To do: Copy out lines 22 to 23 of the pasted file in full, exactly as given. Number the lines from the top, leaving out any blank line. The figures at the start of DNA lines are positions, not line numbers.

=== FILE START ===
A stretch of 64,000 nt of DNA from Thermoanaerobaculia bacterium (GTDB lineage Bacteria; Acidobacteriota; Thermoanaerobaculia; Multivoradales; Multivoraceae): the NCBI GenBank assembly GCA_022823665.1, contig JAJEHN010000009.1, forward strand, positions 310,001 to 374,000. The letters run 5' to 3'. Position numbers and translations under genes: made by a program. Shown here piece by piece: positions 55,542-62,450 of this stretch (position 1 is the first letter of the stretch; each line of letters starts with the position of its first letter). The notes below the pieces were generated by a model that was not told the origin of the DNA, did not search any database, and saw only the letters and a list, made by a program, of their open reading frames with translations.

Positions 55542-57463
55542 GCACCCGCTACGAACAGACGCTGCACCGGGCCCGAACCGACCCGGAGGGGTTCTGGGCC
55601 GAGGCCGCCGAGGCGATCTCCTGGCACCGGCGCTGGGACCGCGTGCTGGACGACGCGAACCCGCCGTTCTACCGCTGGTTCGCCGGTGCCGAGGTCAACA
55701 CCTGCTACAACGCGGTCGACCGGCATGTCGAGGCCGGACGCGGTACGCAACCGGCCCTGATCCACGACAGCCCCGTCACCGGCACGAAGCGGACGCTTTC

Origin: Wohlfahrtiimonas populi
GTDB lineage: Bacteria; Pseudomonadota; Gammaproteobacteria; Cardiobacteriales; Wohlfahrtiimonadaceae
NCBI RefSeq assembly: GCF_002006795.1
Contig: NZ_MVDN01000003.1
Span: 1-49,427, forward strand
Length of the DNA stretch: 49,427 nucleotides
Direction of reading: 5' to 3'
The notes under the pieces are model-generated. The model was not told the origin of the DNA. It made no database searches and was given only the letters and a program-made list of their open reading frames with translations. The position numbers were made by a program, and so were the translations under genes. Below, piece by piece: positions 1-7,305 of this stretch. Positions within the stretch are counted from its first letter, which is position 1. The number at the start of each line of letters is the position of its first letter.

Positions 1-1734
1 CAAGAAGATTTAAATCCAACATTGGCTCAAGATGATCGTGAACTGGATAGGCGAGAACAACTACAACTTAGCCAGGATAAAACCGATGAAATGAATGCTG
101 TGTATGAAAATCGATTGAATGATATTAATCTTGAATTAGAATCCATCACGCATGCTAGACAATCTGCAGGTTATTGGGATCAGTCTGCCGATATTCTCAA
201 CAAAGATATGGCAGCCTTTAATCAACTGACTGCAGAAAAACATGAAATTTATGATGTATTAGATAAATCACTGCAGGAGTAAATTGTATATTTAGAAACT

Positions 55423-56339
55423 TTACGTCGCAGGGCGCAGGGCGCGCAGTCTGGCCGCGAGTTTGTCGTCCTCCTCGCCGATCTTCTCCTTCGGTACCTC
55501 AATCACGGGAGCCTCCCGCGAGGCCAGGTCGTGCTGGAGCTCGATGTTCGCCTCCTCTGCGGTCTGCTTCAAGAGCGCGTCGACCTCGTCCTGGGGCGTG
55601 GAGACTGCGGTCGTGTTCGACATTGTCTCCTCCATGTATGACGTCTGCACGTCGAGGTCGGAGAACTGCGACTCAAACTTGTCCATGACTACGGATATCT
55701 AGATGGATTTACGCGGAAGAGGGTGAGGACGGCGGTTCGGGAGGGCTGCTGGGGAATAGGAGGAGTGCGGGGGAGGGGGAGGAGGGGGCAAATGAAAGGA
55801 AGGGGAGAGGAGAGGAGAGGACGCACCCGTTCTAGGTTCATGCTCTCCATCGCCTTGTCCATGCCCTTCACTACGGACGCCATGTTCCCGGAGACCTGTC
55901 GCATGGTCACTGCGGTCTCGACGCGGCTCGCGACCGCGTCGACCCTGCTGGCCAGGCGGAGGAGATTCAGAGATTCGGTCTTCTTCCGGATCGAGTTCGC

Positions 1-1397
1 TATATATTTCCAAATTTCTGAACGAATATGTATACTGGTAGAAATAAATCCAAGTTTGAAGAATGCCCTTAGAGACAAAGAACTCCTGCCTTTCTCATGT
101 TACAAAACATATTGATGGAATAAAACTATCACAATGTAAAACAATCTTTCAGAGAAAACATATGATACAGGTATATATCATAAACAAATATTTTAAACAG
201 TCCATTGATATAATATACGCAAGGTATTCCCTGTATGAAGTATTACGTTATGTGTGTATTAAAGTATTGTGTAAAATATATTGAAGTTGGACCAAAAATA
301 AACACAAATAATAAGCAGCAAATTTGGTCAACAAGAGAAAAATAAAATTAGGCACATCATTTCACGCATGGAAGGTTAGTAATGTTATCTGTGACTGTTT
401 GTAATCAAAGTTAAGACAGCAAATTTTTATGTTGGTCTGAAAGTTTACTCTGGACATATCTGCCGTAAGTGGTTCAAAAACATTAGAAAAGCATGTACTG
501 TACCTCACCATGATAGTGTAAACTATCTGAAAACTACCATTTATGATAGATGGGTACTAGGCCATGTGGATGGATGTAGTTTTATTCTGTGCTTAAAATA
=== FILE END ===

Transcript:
55701 AGATGGATTTACGCGGAAGAGGGTGAGGACGGCGGTTCGGGAGGGCTGCTGGGGAATAGGAGGAGTGCGGGGGAGGGGGAGGAGGGGGCAAATGAAAGGA
55801 AGGGGAGAGGAGAGGAGAGGACGCACCCGTTCTAGGTTCATGCTCTCCATCGCCTTGTCCATGCCCTTCACTACGGACGCCATGTTCCCGGAGACCTGTC